An adult perspective is also revealed both from a professional and parental standpoint. Further enabling the rise of pharmaceutical usage, medical doctors have been administering Therapeutic Use Exemptions to professional athletes more frequently. Former Chicago Bear player Eben Britton describes his use of Adderall for increased energy and pain purposes, which subsequently hijacks him toward a path of addiction, suspension, and eventual retirement. The world of coding and finance also fall prey to the competitive pressures that inspire cognitive drug use in order to perform at a rate worthy of reducing humans to machines.
From a parenting standpoint, there are arguments presenting favoritism for Adderall and Ritalin, as well as opposition. Both are reviewed while spotlighting the doctor’s pivotal role in diagnoses, in addition to the cultural environment during the time these decisions are made. Threaded throughout each interview of individuals sharing their own personal experiences are medical and academic professionals providing knowledge on the origin and evolution of stimulants while mirroring society’s preferred use of the pills.
America’s craving for the “pep” sensations achieved from stimulants date back to the early 1900’s, while the first documentation of its abuse on college campuses is reported in a 1937 Time Magazine article. Initially synthesized in 1929 for allergy relief, amphetamine usage transcended into the home, the military, and pop culture. The wonder drug was administered to soldiers in World War II and eventually migrated into the medicine cabinets of those displaying signs of depression, as well as women suffering from painful menstruation. The spectrum of its purpose continued to broaden, eventually infiltrating the artistic world courtesy of jazz musicians and beat writers such as Jack Kerouac and William S. Burroughs. The archival footage and historical recollections successfully support the notion that America’s love affair with stimulants is systemic. However, the fascinating synaptic shift lies in society’s current desire to tune in rather than tune out.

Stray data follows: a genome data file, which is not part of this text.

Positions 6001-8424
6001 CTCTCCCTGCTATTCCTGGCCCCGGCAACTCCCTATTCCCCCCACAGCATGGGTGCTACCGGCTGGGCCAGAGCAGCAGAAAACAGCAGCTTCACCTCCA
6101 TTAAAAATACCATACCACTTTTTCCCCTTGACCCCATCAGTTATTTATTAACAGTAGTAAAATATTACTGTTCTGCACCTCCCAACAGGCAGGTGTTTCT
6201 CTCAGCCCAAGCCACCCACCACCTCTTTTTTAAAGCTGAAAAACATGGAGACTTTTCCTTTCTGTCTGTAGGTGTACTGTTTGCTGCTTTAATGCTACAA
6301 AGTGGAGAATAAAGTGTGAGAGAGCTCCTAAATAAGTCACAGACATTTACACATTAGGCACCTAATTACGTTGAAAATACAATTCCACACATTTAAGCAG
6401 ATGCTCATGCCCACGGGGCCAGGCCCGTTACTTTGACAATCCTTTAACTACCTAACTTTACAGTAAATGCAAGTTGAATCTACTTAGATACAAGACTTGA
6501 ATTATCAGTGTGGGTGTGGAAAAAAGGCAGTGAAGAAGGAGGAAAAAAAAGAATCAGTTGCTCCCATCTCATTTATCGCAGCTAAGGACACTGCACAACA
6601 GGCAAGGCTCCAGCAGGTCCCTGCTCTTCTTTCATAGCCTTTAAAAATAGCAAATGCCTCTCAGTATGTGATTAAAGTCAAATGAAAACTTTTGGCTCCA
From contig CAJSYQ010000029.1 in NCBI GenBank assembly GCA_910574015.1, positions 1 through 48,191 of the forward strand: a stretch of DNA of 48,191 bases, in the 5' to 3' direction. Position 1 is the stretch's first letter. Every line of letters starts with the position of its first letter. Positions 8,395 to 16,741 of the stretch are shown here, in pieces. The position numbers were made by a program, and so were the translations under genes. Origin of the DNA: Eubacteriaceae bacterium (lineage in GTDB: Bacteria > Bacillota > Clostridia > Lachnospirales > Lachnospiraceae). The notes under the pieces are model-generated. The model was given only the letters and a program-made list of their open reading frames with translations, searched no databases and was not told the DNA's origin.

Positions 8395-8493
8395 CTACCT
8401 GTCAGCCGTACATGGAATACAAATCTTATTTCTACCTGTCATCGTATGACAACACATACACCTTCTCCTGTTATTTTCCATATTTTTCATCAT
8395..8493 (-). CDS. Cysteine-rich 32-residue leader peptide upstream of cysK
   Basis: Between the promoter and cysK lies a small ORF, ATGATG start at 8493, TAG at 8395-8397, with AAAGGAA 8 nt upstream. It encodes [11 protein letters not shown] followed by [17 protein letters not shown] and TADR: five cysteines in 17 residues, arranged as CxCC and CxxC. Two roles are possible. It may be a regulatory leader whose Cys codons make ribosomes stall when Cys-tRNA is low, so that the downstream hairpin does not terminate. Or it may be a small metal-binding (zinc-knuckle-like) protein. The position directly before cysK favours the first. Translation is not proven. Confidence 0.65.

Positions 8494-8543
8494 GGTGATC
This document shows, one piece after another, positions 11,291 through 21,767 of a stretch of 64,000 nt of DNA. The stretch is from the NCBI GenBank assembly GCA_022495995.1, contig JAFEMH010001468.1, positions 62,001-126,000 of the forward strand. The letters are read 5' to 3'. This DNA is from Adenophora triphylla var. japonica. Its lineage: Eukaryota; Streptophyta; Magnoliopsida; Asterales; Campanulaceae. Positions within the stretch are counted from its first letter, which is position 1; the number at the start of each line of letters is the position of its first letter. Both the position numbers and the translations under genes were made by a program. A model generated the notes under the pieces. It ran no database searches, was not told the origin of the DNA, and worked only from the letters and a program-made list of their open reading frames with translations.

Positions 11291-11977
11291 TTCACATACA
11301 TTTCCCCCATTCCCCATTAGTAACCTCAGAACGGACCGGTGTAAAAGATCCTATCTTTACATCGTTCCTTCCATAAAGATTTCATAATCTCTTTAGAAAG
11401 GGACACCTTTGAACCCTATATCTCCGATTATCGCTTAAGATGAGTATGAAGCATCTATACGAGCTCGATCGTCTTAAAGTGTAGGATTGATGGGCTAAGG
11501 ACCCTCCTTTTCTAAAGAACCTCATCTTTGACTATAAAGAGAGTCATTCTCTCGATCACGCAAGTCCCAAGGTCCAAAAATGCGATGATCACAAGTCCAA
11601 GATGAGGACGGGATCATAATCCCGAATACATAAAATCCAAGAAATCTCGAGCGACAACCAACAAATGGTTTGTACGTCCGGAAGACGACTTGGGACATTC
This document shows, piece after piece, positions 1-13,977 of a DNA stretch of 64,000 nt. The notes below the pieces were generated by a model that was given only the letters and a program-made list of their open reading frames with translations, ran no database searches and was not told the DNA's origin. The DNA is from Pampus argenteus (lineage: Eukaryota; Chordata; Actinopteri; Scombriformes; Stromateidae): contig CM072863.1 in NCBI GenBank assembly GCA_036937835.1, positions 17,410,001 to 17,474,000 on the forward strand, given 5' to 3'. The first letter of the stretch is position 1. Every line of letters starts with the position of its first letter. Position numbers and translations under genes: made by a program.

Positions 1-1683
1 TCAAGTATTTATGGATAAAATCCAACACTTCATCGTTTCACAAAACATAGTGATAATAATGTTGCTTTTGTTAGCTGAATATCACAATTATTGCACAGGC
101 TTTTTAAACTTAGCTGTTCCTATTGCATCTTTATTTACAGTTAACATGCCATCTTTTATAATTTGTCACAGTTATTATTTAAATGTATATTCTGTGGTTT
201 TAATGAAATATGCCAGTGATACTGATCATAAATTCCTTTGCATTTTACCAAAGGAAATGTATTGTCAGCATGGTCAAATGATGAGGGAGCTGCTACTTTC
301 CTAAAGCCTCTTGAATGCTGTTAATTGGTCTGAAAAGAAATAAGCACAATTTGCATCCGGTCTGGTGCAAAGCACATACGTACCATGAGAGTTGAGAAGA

Take Your Pills is jam-packed with information dissecting the evolution of stimulant use and personal stories that corroborate the vast circumstances that drugs are ingested to succeed. It is worth noting that this is not a depressing documentary. You are not subjecting yourself to an eighty-seven minute-long alternate version of Intervention. The tone is straightforward, balanced, and intellectually stimulating. Statistics sprinkled throughout the film provide further insight, but you’ll have to wait until the credits roll if you’re curious about the sources.
While some claim that cognitive enhancements are the future, Klayman challenges us to analyze the question: “at what cost?” Is the cost of productivity worth compromising creativity as well as the ability to form meaningful social connections, or even risk addiction? Regardless, it’s helpful to hear these stories as they ultimately assist in providing the ability to make an informed decision about which pill you want to take--the red, the blue--or if you want to take a pill at all.